And I got to edit his work. Talk about pressure.

Themes of loss, loneliness, and longing are prominent in Perchik’s work, which thrusts the reader into a world of turmoil somehow still filled with beauty. What the poet accomplishes best is the conveyance of mood — to read one of these poems is to become one with the speaker; to feel the his pain, his joy. To put it bluntly, Perchik is the kind of poet that I one day hope to be. His poetry is the kind of poetry that someone can read, and reread, and reread and come away with a different interpretation each time; a new layer.

This poem, from the end of the book, is emblematic of the rest of the work within the monograph:


These waves still surface, not sure

it’s her lips that open and close, kept moist

though you can’t hear her voice

scented with rotting wood, weeds

and bottom sand—you row this boat

left, right, swinging your arms

half moonlight, half almost makes out

the words rising from empty shells

and the dress you first saw her in

—you need more arms, clear summer nights

from that inch by inch love song

heavier than these overgrown paths

no longer listening for her forehead

that once anchored the Earth

and water too knows what it has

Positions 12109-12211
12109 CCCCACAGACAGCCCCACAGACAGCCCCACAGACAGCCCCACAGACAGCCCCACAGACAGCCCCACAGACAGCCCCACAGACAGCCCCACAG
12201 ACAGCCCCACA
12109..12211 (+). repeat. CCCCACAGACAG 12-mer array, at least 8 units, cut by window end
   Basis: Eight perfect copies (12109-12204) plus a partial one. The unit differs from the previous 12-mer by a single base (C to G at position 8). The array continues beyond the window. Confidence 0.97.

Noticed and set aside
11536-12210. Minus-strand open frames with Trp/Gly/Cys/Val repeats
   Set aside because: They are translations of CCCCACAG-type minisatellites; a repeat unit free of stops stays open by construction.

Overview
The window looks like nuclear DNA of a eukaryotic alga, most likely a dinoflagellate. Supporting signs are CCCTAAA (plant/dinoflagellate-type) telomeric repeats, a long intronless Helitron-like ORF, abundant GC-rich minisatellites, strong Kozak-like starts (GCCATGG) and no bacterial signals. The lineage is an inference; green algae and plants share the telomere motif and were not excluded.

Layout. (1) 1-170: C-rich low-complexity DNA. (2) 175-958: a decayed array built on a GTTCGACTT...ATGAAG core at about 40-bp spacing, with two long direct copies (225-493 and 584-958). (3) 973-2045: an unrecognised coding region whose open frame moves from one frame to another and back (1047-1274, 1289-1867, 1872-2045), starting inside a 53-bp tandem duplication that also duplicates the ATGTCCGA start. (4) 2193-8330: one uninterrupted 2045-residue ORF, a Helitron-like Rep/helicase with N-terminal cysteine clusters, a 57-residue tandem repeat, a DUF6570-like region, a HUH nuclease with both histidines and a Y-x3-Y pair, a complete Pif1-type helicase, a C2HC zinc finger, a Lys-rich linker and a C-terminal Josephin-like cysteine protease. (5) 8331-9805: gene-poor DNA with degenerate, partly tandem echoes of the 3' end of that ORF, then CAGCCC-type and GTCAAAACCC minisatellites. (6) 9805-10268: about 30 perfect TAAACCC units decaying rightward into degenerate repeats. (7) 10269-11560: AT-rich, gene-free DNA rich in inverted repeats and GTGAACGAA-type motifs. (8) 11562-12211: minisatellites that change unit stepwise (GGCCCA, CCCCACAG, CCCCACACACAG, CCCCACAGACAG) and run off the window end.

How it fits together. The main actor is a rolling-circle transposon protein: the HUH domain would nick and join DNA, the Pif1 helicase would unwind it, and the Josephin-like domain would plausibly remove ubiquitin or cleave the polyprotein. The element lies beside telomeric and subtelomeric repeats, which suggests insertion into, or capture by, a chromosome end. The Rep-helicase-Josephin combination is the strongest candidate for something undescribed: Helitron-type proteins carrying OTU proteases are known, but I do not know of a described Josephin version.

reeling from a gentle stroke, another

another, facing the sky

it leaves behind, caressing her hair

her breasts, her shimmering—some nights

you can hear her, one by one

—some nights it’s colder, colder.

If you’re a reader of poetry looking for a book that capitalizes on over 40 years of training and practice — a careful honing of skills — then this is the book for you. It is a collection by a poet at the pinnacle of his career; a lifetime of expertise distilled into one beautiful tome. And to top it all off, it’s accompanied by the haunting art of Peter Ciccariello, who’s artwork has been featured in such notable publications as Poetry Magazine and the cover of Rae Armantrout’s 2010 Pulitzer Prize winning book, Versed.

Some say that life begets life. I say that poetry begets poetry. Pick up a copy of Almost Rain today and bring some poetry into your life!

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Filed under Grey Sparrow / River Otter Press, Publishing, Random

Tribute Issue of The Newtowner coming soon!

Cover art by Harry Campbell